The “magoi” reasoned a new Jewish king would be born in their capitol city; but heaven’s Light is not ordered by human reason; so, the “magoi” sought further direction from the Jerusalem Scripture experts; Bethlehem-Ephrathah was the prophesied place. Refreshed by God’s word, these Gentiles would behold the mystery, who is Christ.

Many avert their eyes from the Light. By word and sacrament, the Church is engrafted onto her crucified Jewish Branch, remnant destined as new Israel. St. John, of our Baptism tells us, “[Jesus] is in us and we in him” (Jn. 14:20, 17:23). Today, The Epiphany reveals Abrahamic lineage no longer locates our salvation; rather a circumcision of repentant-faith reckons us righteous, resolving the Jew-Gentile divide.

Jesus was born, “King of the Jews” (19:19); but on death was reborn in the Resurrection, “King of kings and Lord of lords” (Rev. 19:16), that all who enter Abraham’s righteousness and Mary’s faith become sons and daughters of God. No longer are believers under law for salvation; but newly begotten children, priests, kings, and lords oriented in our Father’s heart.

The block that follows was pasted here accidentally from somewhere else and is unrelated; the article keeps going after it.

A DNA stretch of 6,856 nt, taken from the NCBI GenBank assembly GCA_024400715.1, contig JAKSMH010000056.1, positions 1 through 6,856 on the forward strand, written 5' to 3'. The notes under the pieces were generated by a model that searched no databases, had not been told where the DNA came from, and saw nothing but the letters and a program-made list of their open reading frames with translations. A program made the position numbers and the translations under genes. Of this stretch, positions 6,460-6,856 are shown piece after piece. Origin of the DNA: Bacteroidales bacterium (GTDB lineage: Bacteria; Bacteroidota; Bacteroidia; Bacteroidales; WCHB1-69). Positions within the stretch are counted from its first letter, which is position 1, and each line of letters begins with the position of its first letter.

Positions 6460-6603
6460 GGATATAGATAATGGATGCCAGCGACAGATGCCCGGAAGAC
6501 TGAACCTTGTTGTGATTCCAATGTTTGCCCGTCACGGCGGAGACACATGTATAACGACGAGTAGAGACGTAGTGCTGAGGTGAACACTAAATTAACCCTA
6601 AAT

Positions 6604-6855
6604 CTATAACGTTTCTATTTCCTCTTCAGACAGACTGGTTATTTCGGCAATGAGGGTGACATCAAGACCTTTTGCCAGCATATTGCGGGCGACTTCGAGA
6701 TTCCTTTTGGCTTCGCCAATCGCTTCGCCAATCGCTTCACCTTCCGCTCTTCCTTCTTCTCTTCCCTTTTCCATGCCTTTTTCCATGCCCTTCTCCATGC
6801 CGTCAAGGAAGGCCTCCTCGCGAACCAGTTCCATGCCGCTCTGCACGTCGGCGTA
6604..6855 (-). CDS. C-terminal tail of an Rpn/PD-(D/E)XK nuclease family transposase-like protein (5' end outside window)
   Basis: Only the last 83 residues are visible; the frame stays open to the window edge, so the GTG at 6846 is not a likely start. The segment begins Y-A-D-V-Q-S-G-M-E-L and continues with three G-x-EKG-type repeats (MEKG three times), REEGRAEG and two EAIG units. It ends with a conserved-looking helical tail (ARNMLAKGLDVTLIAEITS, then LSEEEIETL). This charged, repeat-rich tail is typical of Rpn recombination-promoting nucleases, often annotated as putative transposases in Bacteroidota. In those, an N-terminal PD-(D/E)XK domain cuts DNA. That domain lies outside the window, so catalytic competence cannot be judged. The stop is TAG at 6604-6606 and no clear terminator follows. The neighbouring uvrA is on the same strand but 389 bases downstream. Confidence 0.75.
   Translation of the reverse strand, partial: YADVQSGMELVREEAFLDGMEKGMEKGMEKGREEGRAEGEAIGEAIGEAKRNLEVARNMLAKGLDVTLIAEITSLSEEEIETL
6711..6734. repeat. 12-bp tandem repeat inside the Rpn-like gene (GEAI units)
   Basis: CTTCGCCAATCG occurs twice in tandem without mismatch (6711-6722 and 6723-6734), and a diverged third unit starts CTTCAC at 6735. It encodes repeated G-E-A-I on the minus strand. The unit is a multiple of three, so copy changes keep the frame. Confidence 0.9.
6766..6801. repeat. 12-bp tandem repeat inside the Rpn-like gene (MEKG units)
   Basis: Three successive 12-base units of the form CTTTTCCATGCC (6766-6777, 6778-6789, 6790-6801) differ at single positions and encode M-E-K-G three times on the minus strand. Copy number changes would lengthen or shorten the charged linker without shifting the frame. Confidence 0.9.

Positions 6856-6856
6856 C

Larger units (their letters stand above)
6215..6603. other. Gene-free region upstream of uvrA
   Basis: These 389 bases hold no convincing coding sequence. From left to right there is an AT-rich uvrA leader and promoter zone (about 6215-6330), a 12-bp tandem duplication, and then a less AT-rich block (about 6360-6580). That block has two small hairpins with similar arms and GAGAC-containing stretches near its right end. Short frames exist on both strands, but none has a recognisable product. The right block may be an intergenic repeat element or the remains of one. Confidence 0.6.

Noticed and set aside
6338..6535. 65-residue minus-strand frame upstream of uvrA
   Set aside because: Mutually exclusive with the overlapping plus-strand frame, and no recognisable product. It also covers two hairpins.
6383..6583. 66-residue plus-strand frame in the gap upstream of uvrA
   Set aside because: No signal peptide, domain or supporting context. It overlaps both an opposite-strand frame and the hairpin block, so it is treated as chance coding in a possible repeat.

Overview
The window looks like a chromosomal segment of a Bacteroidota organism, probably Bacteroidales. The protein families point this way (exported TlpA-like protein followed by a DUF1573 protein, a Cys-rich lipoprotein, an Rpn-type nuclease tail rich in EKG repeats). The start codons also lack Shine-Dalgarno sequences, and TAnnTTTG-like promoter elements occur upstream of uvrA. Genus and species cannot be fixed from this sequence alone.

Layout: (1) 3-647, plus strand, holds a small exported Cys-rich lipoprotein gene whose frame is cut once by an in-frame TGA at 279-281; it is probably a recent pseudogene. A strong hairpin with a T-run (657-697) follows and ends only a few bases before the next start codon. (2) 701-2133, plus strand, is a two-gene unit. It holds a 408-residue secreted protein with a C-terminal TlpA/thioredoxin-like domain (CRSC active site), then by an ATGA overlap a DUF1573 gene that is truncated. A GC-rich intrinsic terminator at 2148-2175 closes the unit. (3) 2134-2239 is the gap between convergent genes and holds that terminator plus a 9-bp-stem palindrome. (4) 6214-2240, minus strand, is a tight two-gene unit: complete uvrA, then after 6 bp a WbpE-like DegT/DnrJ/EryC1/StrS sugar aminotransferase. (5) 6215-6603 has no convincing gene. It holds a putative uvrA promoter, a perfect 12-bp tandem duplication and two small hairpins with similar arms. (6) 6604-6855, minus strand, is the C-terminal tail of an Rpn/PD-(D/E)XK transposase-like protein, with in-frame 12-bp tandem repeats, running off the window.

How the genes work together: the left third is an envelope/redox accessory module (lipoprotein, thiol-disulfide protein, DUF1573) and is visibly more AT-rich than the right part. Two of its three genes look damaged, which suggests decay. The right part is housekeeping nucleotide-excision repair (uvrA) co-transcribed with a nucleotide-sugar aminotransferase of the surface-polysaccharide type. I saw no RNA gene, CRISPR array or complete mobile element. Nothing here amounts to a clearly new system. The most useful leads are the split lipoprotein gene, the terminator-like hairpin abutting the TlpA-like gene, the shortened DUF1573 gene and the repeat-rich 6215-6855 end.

Christians like the shepherds and the “magoi” are on journey together in following Christ’s light, the fulness of God’s Torah, and “lamp unto [our] feet” (Ps. 119:105). Enlightenment begins, not from “wisemen”; rather by the gift of God’s wisdom in whom is the “fear of the Lord”.

Torah’s long hidden mystery in Christ is baptismally written by his word upon hearts and engrafted by participation in his crucified and risen flesh, the place of God’s new Eucharistic worship.

Eight days post-birth, a Jewish rabbi circumcised Jesus under Mosaic law; on the cross a Gentile spear, under Caesar’s law circumcised Jesus’ heart, out of whom living water and blood flowed (Jn. 7:38), grace’s mysterious content for all who receive it. Amen.